Thursday, January 27, 2005

Cyc and Sensibility

I don't just read children's science fiction. That way madness lies. Lately my bed-time reading has been The Best American Science And Nature Writing, 2002 edited by Natalie Anger.

I am very impressed: twenty seven articles and only one weak one in the lot.

Last night, Clive Thompson's article "The Know-It-All-Machine" caught my eye. It's a report on Doug Lenat's Cyc project.

Doug Lenat, as many of you probably know, is trying to create an intelligent computer the hard way, teaching it as many bits of "information" about the world in order to create a network of "items" from which the computer will construct a "commonsense" in order to make decisions.

Doug Lenat is bringing up baby. It's a twenty year job--at least.

This article caught my attention because of what it requires: in order to know what a computer/baby needs to know, the "teacher" has to step outside their own world and attempt to describe it without any of the ingrained assumptions that thirty years of living here give us. Any teacher knows this problem: you give the class a set of instructions and half way through it becomes clear that there is something you didn't say, that is so horribly obvious that you thought it was common sense, but the absence of actually saying it means that you suddenly have a classroom of confused students.

I hit this conceptual issue a lot when I'm teaching writing. Getting students to question the conceptual "bible" with which they live is very difficult. Of the students I teach, the older black women tend to find it easiest. Often they find it liberating because many of them have learned how to function in a white, male workplace essentially as if it were a second language, so that they negotiate their way through "compound meanings" on a day to day basis, teasing them apart to work out what is being asked.

I'm interested in this because modern sf is constructed through the formulation of "compound meanings" in order to create consensus space in which there is a shared "commonsense". And at each stage of this--from the bald info-dumps, the complex constructions grounded in seventy years worth of legacy texts by the likes of Charlie Stross,--we the reader are engaged in a subliminal process of shifting through what we "know" of the sf world and what, in this world "commonsense" means.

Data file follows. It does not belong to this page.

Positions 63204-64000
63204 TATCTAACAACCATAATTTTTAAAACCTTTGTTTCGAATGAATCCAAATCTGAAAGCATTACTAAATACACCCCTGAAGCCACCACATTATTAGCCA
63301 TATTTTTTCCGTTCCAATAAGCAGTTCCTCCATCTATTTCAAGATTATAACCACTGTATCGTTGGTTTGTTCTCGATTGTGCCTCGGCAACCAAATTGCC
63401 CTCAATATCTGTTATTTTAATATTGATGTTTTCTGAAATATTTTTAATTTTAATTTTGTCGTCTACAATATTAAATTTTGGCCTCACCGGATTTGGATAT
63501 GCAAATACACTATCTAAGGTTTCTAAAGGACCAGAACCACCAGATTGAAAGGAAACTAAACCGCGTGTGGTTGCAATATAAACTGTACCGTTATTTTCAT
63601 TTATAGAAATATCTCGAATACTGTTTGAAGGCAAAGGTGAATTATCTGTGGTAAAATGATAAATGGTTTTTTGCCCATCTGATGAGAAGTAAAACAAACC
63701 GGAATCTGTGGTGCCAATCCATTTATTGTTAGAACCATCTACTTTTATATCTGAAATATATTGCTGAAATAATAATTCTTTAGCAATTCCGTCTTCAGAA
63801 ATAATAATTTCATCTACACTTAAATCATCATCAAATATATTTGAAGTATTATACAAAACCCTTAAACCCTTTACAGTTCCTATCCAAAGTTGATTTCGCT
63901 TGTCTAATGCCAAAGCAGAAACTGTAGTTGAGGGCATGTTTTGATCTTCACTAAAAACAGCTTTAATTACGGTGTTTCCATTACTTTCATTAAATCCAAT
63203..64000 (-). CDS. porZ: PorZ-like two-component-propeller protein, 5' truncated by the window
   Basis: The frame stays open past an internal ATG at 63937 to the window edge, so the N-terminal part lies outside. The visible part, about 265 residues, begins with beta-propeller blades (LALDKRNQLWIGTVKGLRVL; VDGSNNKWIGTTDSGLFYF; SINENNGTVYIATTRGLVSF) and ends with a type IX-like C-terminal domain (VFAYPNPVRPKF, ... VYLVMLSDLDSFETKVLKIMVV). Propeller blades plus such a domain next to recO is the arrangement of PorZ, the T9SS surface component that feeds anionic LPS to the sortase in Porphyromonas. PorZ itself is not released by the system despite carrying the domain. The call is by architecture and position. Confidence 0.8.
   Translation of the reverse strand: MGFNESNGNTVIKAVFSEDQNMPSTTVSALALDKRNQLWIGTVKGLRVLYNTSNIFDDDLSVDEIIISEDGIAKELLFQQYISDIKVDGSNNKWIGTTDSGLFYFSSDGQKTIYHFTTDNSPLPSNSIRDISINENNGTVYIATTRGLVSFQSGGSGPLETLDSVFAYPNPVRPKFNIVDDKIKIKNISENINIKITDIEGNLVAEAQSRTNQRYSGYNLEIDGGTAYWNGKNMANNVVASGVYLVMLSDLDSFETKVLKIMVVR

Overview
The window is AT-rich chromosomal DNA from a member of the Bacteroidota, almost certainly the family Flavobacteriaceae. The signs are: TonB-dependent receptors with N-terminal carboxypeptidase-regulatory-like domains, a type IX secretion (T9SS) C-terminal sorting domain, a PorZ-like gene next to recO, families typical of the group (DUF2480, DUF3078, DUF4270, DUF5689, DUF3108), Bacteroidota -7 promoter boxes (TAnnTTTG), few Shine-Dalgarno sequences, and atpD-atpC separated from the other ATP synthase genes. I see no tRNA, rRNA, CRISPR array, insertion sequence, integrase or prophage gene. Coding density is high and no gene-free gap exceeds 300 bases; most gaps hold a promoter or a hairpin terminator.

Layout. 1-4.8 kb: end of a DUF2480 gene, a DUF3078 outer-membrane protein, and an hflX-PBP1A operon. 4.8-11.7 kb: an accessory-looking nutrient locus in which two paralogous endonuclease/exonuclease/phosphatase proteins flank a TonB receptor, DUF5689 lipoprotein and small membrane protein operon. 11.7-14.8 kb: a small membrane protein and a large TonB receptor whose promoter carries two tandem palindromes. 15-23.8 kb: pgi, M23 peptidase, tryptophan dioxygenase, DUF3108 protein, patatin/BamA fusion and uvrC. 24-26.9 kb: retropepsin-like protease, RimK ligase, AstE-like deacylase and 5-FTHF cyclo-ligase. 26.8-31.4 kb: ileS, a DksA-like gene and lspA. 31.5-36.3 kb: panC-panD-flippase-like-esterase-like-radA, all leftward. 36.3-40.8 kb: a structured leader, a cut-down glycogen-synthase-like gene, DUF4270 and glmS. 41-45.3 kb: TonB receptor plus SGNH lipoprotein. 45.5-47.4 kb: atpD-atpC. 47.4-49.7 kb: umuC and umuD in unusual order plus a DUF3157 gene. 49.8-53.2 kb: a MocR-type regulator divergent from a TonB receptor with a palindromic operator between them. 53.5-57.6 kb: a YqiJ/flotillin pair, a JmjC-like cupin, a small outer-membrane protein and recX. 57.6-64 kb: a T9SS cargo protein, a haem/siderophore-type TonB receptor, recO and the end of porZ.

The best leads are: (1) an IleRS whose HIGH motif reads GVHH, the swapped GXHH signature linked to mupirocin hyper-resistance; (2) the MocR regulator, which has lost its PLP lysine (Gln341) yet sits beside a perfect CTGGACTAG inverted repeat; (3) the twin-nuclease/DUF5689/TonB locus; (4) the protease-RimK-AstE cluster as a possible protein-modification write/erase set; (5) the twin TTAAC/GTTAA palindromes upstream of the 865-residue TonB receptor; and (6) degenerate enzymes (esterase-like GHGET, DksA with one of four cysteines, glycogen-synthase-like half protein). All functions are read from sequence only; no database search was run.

Now: how do you do this for the child reader? Or is reading science fiction as a child just like becoming bi-lingual? Two sets of "commonsense", two conceptual bibles?


Blogger Lazygal said...

"Or is reading science fiction as a child just like becoming bi-lingual? Two sets of "commonsense", two conceptual bibles?"

I never thought of myself as a scifi reader or a mystery reader or a literature reader - I just read. Each "world" had its own commonsense: the world of Narnia was as foreign to me as that of Little Women, and I just accepted it as it was. Jo starting a career as a circus clown would have been as incongruous as Eustace becoming a hippie.

There are so many types of science fiction that the idea of one "commonsense" doesn't hold up.

10:59 AM  
Blogger JeffV said...

There must be a 2004-2005 Best American Science and Nature Writing out there. Thanks for blogging about this--I'd forgotten about the series and need to pick up the latest one.

You might read Clare Dudman's novel One Day the Ice Will Reveal All Its Dead (Wegener's Jigsaw in the UK), which really reads as if a fantasist did a historical novel about a scientist. I don't know any other way to put it. (There is definitely something about a surreal fantasy writer's perspective that differs from that of a realist--a view of the world that has nothing to do with the events described in a story or the style used, really.)


11:20 AM  
Blogger Farah said...

Lazygal's comment is spot on. I think my point is that most of my non-sf students don't recognise what she is saying. And it's now recongised that children that grow up bi-lingual find language acquisition easier , so the extension works just as well in terms of fiction--the more you read, the more you are aware of these discreet worlds.

I had a related post ready to go about this, but I'm sitting at a friends computer without a visible USB port so it will have to wait until tonight.

Kai's piont, "Nearly everythign is science fiction to a child" was one of the starting points for this research project. If everything is sf to a child, why is there so little sf for children? I found precisely seventeen picture books (from Canada, the US, Ireland and Britain). Yet there is never any shortage of bunnies in dresses. I genuinely think that that there is a mismatch between what children actually do and what is being written for them. I reckon children could hanbdle much more complex sf than the basic --let's have an adventure in a rocket, which is (mostly) what I'm seeing.

5:14 AM  

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